You may be aware that there is no copyright in an idea, only in the form the idea takes. If you have a brilliant idea for an illustration and someone copies your idea but renders it in their own distinctive way, they will not be infringing your copyright. However, if they copy a substantial part of your actual image, they will be infringing.
Neither is there any copyright in style, a fact that seems particularly unfair to the many illustrators whose ‘style’ is very personal and an important selling point. However, there it is. The only consolation is that illustrators who copy someone else’s style are generally frowned on by their colleagues and seldom thrive
Copyright will not help with similarities that happen by chance. An image could be produced that looks just like one of yours, but if the person who created it had never seen yours and hadn’t copied it, there is no infringement.
In October last year Chinese Art Professor, Fan Yu submitted work for the international competition: Red Dot Design Award, entering two poster series “Open Air Cinema National Museum” and “Brain Air Museum” both were awarded prizes, with one being the overall winner. However, he won credit as a result of infringing the copyright of existing illustrations.
Yu had apparently copied elements of Cobb’s images very closely and added additional elements (below). The infringed artworks were created in 2011 by Illustrator, cover artist of The Illustrator’s Guide to Law and former AOI chairman Russell Cobb.
The infringement was confirmed in April and acknowledged by The Xian Academy of Fine Arts where the tutor and artist then worked, after discovery on an online social platform We Chat group called Chaoxiart (We-Media art plagiarism).
This group reached out to Cobb alerting him to the infringement explaining they “apply themselves to stopping illegal copy and plagiarism in art and design industry” and “make contributions to purify the art and design industry in China.”
Case studies by Chaoxiart
The implications of the infringement were significant. Not only did the infringer win a trophy, certificate and cash prize for the awards but he also gained a promotion at the University to Associate Professor.
Russel Cobb: It was the strangest affair seeing this happy individual collecting his large cash prize in front of a huge back drop displaying my work. By all means it was a glitzy night, like the creative Oscars.
Once the infringement was revealed, in a desperate attempt to cover his tracks, I started to be bombarded with emails from China to ‘collaborate’ (work together on a project and invitations to teach in China), the emails became more desperate as time went by. I also received phone calls from Fan Yu’s friends in London, asking me to meet for a Chinese meal, to discuss the big mis-understanding. They began by being friendly, then they were more threatening.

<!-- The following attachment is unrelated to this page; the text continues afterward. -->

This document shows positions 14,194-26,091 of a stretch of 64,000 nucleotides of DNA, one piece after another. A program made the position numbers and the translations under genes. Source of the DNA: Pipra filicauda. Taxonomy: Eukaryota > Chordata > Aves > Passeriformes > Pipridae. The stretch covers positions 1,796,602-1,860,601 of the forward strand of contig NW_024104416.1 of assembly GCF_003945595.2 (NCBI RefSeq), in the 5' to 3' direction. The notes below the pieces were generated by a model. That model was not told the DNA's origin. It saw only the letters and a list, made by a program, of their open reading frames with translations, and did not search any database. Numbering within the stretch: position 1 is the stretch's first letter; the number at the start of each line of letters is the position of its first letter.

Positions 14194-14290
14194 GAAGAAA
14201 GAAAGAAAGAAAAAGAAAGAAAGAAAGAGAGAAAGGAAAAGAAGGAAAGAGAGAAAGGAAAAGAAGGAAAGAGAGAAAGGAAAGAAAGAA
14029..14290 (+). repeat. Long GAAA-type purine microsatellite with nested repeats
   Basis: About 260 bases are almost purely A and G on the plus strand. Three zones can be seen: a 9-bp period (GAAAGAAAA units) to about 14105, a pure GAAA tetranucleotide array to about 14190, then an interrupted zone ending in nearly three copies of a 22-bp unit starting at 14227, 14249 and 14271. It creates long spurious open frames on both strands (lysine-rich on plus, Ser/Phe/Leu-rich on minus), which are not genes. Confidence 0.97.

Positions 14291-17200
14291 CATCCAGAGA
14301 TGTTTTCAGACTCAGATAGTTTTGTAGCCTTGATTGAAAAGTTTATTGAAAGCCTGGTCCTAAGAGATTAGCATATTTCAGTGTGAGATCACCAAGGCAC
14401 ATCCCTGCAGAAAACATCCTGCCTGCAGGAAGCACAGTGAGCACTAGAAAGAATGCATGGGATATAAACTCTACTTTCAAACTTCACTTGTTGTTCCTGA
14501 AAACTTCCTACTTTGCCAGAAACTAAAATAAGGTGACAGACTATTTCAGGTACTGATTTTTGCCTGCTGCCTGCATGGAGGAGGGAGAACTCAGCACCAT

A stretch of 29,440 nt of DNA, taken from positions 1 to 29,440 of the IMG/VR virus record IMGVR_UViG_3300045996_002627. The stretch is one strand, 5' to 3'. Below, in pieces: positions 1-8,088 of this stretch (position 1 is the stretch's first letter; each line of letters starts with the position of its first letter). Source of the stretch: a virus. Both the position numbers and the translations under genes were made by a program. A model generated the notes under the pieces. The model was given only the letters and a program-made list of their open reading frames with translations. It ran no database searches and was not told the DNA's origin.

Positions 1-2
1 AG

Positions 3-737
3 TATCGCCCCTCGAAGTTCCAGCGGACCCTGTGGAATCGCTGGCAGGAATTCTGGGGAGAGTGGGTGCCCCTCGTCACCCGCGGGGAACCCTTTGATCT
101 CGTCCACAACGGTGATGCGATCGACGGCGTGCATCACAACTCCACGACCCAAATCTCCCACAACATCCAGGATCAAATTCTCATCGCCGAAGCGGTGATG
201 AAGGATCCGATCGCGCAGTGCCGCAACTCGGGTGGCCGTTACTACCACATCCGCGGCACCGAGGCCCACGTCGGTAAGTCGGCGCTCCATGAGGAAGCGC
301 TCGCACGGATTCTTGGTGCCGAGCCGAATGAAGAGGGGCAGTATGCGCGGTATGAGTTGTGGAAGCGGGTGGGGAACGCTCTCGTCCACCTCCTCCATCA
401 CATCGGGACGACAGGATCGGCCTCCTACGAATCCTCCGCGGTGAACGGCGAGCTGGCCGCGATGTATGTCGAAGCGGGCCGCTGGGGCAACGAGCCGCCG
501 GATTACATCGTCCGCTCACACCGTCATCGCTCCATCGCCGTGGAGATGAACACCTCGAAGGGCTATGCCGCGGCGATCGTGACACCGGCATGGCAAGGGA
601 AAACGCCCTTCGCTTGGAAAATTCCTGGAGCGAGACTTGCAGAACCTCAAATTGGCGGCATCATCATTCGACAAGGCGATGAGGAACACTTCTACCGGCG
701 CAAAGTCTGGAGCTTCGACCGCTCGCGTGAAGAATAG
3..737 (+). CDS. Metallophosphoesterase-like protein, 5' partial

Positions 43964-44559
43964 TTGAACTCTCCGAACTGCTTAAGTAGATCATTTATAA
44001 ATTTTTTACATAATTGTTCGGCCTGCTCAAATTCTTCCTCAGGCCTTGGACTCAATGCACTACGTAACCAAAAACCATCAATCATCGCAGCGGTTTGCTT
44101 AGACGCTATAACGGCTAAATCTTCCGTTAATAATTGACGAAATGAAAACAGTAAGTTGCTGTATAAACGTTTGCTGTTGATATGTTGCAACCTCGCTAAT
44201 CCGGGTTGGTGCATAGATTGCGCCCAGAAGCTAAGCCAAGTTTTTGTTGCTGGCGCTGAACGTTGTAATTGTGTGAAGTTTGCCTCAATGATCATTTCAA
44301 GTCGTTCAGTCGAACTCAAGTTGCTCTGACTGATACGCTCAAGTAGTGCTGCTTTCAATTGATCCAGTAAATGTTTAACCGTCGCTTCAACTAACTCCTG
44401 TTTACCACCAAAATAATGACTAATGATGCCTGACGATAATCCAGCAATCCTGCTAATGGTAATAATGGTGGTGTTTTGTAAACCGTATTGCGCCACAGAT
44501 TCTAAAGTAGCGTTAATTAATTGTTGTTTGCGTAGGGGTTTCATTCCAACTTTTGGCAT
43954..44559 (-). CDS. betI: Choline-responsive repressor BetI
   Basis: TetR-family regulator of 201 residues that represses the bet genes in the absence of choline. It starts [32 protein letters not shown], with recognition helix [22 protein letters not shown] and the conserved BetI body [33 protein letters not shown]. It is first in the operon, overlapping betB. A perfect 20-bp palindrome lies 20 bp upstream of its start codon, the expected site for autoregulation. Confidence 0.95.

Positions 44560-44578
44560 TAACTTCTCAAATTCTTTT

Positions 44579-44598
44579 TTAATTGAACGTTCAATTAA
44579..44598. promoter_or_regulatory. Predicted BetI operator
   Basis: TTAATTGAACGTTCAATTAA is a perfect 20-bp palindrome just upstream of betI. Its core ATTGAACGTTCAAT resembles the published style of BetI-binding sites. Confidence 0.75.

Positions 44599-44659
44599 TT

Case Study: Design Award Night. Fan Yu travelled from China to Germany to accept the accolade and collect the prize
Cobb asked Red Dot to cease and desist from promoting the fraudulent artist: Cautious at first, Red Dot did their due diligence and investigated the matter. They were hugely professional about the whole affair, they were deeply in shock, obviously fearing the consequences. I took a calm and measured approach. Eventually Red Dot removed the work, published a statement and apology to me. Consequently Fan Yu exposed in international press, was banned for life from the awards and lost his position at university.
We asked what were Cobb’s final thoughts on the matter:
I feel Resolution. It’s sad I never received the accolade or the cash, of course I feel cheated. I feel indifferent about Fan Yu, I have never corresponded with him, never met him and I never want too. One day he might realise the error of his ways.
Red Dot dealt with the matter swiftly and I received a public apology. However, I never received any recompense. The expensive glossy Awards year book is out there, with my work in it, attributed to someone else.
As copyright in an image exists ‘in part’ or ‘in whole’, this is a very clear case of plagiarism and is a startling example of an artist not understanding the legalities or value of copyright. This is of paramount importance in countries like China where Illustrators are fighting hard to protect and improve their rights.
Wherever you live and work infringement is a challenge for illustrators. You can be vigilant as happened here – and flag up any concerns you have to the rights holder. The AOI has resources on how to deal with copyright infringement here. You can also protect yourself by ensuring that all your work is uploaded in low resolution at 72 dpi if it is online.
For lots more info on copyright and more see the Illustrator’s Guide to Law and Business Practice – written by an illustrator for illustrators. Illustrator’s Guide to Law and Business Practice describes in easy terms how the law affects the business of illustration, and how to avoid the worst pitfalls. As well as copyright, contract and agency law, it deals with business practice issues such as how to licence illustrations, client negotiating techniques, fees and what to expect from your agent. The author of the Guide is Simon Stern.
Russel Cobb’s original project ‘New drawings from drawn ideas’ can be seen here
Russel Cobb Original Artwork